The attacks on Elizabeth Warren and the Consumer Financial Protection Bureau (CFPB) just keep coming, fast and furious, facts be damned.
The CFPB will be “powerful, hard-nosed and unaccountable,” warns Fred Barnes, executive editor of The Weekly Standard. The agency “will decide its own budget,” its “rulings can’t be vetoed,” and it “will be almost impossible to challenge” in court.
“Who in the world would consider it appropriate to have one person appointed to set the rules for the entire financial industry?” wonders Senator Bob Corker.
The Wall Street Journal describes Warren’s “ideological agenda that banks are the villains of the credit crisis while distributing cash to homeowners who will presumably be grateful on Election Day 2012.”
And the latest? A proposed $20 billion settlement with the Big Banks for foreclosure fraud and abuse is deemed by bank executives as “a naked shakedown” by the CFPB.
(Never mind that banks have illegally foreclosed on some homeowners, and imposed unwarranted fines on others, to name just a couple categories of violations.)
Clearly, what we have here is a scene straight out of South Park: a Godzilla-like CFPB with the face of Elizabeth Warren on a rampage. Upstanding citizens must either run for their lives or join the GOP, Wall Street, and conservative Democrats to bring this monster to its knees—just as these defenders of deregulation brought our economy to its knees.
Don’t let this concerted rightwing smear campaign—straight out of their stale playbook—distract from the facts. These daily hit-jobs on Warren and the CFPB are designed to do one thing only: lay the groundwork to limit the agency’s funding and autonomy and, consequently, its power.
Currently, the bureau is funded through the Fed—just as all bank supervisory agencies are independently funded—in order to avoid politicizing its mission by subjecting it to Congressional appropriations. Yet the GOP would like to create a different set of rules for the CFPB. That’s why Texas Republican Representative Randy Neugebauer has introduced legislation to house the CFPB in Treasury so that Congress can control the purse strings. He didn’t try to hid his objective, saying the move would allow Congress to “have some say-so on how big this organization gets and some of their activities.”
Warren addressed this issue squarely in a recent speech, “While the banking regulators charged with preserving the safety and soundness of financial institutions and ensuring consumer protection compliance by smaller banks would continue to receive independent funding, the agency in the financial regulatory system with lead responsibility for protecting consumers would face a different set of rules – rules that threaten its independence.”
It’s also a downright fabrication when people like Barnes and Corker paint a picture of a completely unaccountable CFPB.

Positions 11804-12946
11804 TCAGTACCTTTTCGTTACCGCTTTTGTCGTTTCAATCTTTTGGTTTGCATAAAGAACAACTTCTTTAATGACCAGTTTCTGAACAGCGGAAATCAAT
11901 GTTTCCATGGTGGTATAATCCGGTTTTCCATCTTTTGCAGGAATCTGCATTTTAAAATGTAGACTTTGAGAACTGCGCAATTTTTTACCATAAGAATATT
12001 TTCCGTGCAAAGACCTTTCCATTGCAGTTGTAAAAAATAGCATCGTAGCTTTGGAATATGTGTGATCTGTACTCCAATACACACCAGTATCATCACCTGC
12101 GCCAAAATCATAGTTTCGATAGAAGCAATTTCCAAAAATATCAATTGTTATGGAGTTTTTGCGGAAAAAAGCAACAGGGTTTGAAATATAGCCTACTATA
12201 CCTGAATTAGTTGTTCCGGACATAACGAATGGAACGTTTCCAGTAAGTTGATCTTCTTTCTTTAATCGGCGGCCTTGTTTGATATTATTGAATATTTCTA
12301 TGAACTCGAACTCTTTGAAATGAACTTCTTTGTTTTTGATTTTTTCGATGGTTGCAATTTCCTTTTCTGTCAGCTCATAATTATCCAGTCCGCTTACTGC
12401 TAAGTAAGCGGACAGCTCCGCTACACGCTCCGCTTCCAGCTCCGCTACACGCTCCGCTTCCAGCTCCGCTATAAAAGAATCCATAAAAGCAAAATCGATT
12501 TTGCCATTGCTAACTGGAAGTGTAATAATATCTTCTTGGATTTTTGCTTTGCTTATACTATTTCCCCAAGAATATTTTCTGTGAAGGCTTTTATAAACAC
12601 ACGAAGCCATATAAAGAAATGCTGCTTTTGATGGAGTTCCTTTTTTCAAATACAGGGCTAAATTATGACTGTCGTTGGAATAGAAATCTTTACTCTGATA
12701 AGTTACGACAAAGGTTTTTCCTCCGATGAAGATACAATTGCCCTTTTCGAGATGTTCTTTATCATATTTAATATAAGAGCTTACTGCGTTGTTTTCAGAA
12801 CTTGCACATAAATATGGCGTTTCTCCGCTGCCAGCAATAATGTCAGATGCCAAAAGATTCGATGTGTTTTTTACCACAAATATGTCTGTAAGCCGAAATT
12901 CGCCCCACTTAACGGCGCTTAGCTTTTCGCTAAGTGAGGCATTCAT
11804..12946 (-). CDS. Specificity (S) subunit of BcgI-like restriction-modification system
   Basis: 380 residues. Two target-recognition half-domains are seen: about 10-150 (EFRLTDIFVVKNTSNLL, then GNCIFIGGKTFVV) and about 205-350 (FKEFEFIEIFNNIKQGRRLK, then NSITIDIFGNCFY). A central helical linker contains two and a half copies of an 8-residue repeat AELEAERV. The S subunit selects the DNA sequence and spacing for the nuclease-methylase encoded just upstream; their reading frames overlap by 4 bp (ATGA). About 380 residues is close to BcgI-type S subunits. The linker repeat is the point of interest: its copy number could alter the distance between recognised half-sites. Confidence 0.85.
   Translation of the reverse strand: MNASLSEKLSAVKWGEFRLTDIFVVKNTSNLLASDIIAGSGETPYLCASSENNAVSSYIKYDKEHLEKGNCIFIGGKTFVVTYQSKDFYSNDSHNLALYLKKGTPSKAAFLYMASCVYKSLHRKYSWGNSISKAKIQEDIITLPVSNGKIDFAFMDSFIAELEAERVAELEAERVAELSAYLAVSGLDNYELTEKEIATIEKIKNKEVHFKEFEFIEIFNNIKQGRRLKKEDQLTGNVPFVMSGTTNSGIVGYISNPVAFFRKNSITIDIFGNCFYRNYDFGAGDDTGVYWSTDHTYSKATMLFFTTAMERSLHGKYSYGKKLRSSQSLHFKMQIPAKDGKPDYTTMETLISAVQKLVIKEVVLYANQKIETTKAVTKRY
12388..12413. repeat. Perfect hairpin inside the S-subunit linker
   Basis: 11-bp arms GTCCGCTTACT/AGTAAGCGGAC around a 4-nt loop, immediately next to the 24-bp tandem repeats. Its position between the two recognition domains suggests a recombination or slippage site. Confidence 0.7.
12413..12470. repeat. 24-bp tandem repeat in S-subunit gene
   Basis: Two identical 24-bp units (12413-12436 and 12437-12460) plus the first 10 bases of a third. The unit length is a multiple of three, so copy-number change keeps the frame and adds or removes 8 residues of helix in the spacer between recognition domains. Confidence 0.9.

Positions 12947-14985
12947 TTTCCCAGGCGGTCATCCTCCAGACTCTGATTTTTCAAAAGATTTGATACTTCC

Under the Dodd-Frank Act there are ample opportunities for Congress to do its oversight job: like when the CFPB Director testifies twice a year to Congress; or when the agency submits quarterly financial reports to the Office of Management and Budget, and reports annually to Congress on its budget and operating plans; and when the Government Accountability Office does its annual audit.
As for the Director’s power “to set the rules for the entire financial industry”—aside from that being a ridiculous statement on the face of it—the Financial Stability Oversight Council will be able to review CFPB regs, and the Administrative Procedures Act allows for federal courts to review agency decisions as well. The courts are also empowered to ensure that the CFPB—like any agency—is acting within its Congressional mandate. Finally, when all else fails, Big Business’ Congressional cronies can attempt to get whichever regulations they find objectionable repealed by their colleagues.
What is most striking and infuriating about these cynical and calculated attacks against the CFPB and Warren is this: until now, too many federal agencies were charged with consumer financial protection, and that obligation usually received short shrift, lost amidst competing interests and responsibilities. We’ve seen the disastrous results—not only for consumers, but businesses competing honestly against competitors who make their products seem more enticing by burying the true costs in intentionally confusing contracts and legalese.
As Warren put it in a recent letter to Chairman Shelley Moore Capito and Ranking Member Carolyn Maloney of the House Subcommittee on Financial Institutions and Consumer Credit: “Markets work only when people can see the prices and risks up front and can make apples-to-apples comparisons among products. We want consumers to have the information they need—upfront, not buried in the fine print…. This is a market that will allow small businesses to compete.”
Now that we finally have a bureau tasked with protecting the interests of consumers and those good businesses which desire market transparency, let’s make sure that the CFPB is able to do its job. One important way to make that happen is for people to stay engaged, opposing politicians who do the bidding of well-funded lobbyists, and challenging those in the media who give them a bully pulpit.